Evaluating his game, Bleacher Report's own Matt Miller said the following:
Murphy isn't a quick-twitch athlete, to use an older reference. He won't blow scouts away with straight-line speed or jaw-dropping explosiveness, but he's a smart technician who uses his hands well to disengage from blockers. Watch Murphy against Michigan State and you'll see No. 93 using his hands to chop down the punch of blockers and then accelerate to get into the backfield. That's a veteran NFL pass-rushing move, and Murphy is already showing strong use of it.
Playing in 13 games this past season, the young man from Stanford was nothing but productive. Finishing with 14 sacks and 21.5 tackles for loss, Murphy showed off his outstanding football instincts while leading the Pac-12 in both categories.
Aside from his ability on the field, what you have to like most about Murphy is that he's all about loyalty. Sitting down with Pac-12 Network host Ashley Adamson, Murphy talked about returning to Stanford this past season to finish what he started with guys he came in with.
With CBSSports.com projecting Murphy to be selected between the late first and early second round, the Vikings may have to get lucky in order to land the former Cardinal. Still, no matter where he ends up getting drafted, Spielman and his staff have to be intrigued by such a high-character pass-rusher like Murphy.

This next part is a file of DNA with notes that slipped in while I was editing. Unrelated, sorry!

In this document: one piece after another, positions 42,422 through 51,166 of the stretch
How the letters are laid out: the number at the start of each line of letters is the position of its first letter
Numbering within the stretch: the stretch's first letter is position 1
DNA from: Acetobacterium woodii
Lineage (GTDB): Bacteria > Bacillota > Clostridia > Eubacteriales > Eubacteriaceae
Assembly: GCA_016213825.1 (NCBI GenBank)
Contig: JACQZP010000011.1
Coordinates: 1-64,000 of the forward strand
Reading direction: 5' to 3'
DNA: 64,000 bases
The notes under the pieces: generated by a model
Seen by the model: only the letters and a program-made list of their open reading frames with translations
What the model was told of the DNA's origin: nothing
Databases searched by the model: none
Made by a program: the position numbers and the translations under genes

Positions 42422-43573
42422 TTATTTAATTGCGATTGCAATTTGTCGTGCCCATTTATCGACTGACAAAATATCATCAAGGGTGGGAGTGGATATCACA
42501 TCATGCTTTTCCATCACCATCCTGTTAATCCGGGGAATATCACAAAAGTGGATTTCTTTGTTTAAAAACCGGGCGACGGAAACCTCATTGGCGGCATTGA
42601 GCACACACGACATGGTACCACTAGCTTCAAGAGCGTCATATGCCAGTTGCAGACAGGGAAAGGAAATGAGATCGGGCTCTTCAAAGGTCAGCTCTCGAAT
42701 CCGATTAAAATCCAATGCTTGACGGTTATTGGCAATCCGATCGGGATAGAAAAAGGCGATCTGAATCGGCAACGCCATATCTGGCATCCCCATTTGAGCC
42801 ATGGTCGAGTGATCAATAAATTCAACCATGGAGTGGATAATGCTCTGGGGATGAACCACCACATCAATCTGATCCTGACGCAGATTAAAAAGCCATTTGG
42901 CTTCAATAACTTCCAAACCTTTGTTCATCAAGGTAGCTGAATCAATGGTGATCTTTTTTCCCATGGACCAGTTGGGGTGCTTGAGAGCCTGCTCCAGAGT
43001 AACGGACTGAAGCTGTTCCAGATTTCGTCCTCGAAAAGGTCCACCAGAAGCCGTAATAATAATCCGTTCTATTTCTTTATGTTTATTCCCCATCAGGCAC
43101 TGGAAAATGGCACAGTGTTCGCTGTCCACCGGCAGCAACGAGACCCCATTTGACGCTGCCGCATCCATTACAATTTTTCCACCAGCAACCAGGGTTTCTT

With De'Anthony Thomas, the name of the game is versatility. Finishing his collegiate career with over 5,000 all-purpose yards, the former Oregon Duck has proven he can do it all.
An explosive athlete who helped ignite a dynamic Oregon offense, CBSSports.com has Thomas projected to be selected in the sixth round of the draft. Despite not being built like a traditional every-down back, Thomas' particular skill set makes him a valuable asset at the next level.
Outside of being able to spread a defense out with his blistering speed, Thomas has a history of making spectacular things happen on special teams. For Minnesota, his game-breaking ability in the return game and his astounding quickness make him a must-have for this franchise.
No one knows for sure what's going to happen with Minnesota's offense next season. But the one thing we do know is that having versatile players on your roster gives your offense the freedom needed to drench the playbook with creative ideas.
If his late-round projection holds up come draft day, Thomas is the type of player who would work wonders for the purple and gold machine.